Talk on Extremism

Everyone should take some time out and read this. I’m sharing this not only because it very clearly demonstrates inconsistencies and inaccuracies from David Cameron’s speech in Birmingham about extremism, but goes further to show how ill informed he really is. Muslims have a lot to offer.

Here are some excerpts from the article (you can read the whole article by clicking on the link below):

Islam’s insistence on spiritual integrity, social justice and economic probity – surely qualities that underpin those much-vaunted British values that the Prime Minister holds so dear – has engendered great flowerings of human civilisation in many parts of the world. Its potential to do the same here and help to reinvigorate the amorphous, post-colonial, identity-seeking, multi-ethnic nation that is the reality of Britain in this early part of the 21st century is only just beginning to be felt. Islam is a force for good in the UK. It should be welcomed as such and not treated as some kind of unwelcome intruder.

We, as Muslims have so much to offer:

Down through the centuries there has been, within these islands, a constant history of spiritual renewal, both home-grown and from beyond our shores, though it is quite apparent that at the present time the spiritual life of our country is at a low ebb. Figures show that perhaps the major source of spiritual vigour in Britain at the moment in fact lies with the Muslims. Our mosques are full to overflowing and, as this gathering shows, people are, in spite of the negative publicity that floods in daily through every media outlet, entering Islam on a regular basis in ever greater numbers. It is definitely time for the Muslims to step up to the plate and play their part in the ongoing spiritual history of this land but I often feel that, for various reasons, Muslims fail to realise what a tremendous amount they have to offer their country.

On integration:

The reality is that any failure of integration of British Muslims into mainstream British society is as much or more down to the non-muslim majority than it is to the Muslims themselves. A recent poll by Gallup found that 77% of Muslims say they “identified with the UK,” compared with only 50% of the public at large. That is despite 75% of British Muslims also identifying with their religion. This shows that their religious belief is no kind of barrier for the 82% of Muslims who say they are loyal to the UK. The barrier in fact seems to be coming from outside Muslim communities. The poll showed that only 36% of the general public would consider Muslims loyal to the country: in other words, a disturbing majority of the general British public, 67%, are suspicious of Muslims in general.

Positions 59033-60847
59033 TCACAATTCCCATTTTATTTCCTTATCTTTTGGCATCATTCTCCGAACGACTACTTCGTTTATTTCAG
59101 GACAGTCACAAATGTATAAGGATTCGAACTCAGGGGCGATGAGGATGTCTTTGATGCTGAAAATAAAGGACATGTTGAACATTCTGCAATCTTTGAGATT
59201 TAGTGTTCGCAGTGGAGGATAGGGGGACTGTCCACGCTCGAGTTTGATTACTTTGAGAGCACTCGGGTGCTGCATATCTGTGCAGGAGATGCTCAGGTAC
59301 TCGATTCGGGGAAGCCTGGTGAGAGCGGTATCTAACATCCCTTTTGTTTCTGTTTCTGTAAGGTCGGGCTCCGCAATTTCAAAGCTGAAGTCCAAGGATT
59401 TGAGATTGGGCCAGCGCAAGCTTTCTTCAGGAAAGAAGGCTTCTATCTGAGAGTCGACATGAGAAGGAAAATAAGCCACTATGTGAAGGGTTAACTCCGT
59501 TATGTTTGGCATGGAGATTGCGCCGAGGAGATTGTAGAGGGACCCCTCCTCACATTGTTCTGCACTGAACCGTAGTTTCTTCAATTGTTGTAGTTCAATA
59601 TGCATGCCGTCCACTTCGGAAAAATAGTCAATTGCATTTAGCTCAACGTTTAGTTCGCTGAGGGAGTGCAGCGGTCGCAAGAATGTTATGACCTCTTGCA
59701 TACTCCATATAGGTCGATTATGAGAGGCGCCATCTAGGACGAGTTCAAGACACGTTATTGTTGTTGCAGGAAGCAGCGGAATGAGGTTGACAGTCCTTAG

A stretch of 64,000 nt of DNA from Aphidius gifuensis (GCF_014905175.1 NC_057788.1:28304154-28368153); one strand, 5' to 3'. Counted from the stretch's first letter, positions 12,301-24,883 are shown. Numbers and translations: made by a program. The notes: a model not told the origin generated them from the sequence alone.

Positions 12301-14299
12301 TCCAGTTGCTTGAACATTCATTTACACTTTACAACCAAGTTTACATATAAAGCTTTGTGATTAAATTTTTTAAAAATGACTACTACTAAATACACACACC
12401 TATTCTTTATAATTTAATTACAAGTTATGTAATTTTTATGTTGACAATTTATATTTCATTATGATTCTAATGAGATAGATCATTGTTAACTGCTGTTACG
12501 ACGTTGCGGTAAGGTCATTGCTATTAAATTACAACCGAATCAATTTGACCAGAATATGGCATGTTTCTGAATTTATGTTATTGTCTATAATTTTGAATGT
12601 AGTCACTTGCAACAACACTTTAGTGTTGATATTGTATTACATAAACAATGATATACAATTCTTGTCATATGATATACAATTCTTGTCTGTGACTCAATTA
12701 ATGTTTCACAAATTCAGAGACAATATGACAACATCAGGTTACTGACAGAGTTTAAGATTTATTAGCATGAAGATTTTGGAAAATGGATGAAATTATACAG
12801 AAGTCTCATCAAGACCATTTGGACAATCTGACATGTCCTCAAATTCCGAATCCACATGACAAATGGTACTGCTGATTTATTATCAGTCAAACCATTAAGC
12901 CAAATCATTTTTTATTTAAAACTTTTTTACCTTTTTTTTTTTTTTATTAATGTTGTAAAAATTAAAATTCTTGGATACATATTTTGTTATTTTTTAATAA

Integration cannot be a one-sided affair:

The writer and columnist, George Monbiot, wrote an article for the Guardian about the speech in which he quotes David Cameron’s words from it: “It cannot be right that people can grow up and go to school and hardly ever come into meaningful contact with people from other backgrounds and faiths.” He then says: “That’s true – and it applies as much to Eton as it does to faith schools in Birmingham. On social media, Cameron’s Bullingdon Club photograph is circulating, attached to another quote from his speech: ‘There are people born and raised in this country who don’t really identify with Britain – and who feel little or no attachment to other people here.’ There’s serious intent behind the joke.” Monbiot is right; it takes two to tango. Integration is not a one-sided affair. There must be an equal desire for integration, and serious efforts made to bring it about, on both sides of the divide, if we are to be successful in establishing the truly integrated society the Prime Minister and, indeed, all of us, wish to see.

The real enemy of Muslims of Britain:

The enemy the Muslims of Britain have to face is not the extremist ideology the Prime Minister imagines is so prevalent but rather the extreme exclusivity that keeps Muslims from different ethnic groups and different sectarian tendencies so definitively apart and prevents us from seeing ourselves as a genuine, homogeneous, indivisible British Muslim community.

My warmest thanks to Shaykh AbdalHaqq Bewley for sharing this excellent balanced analysis.


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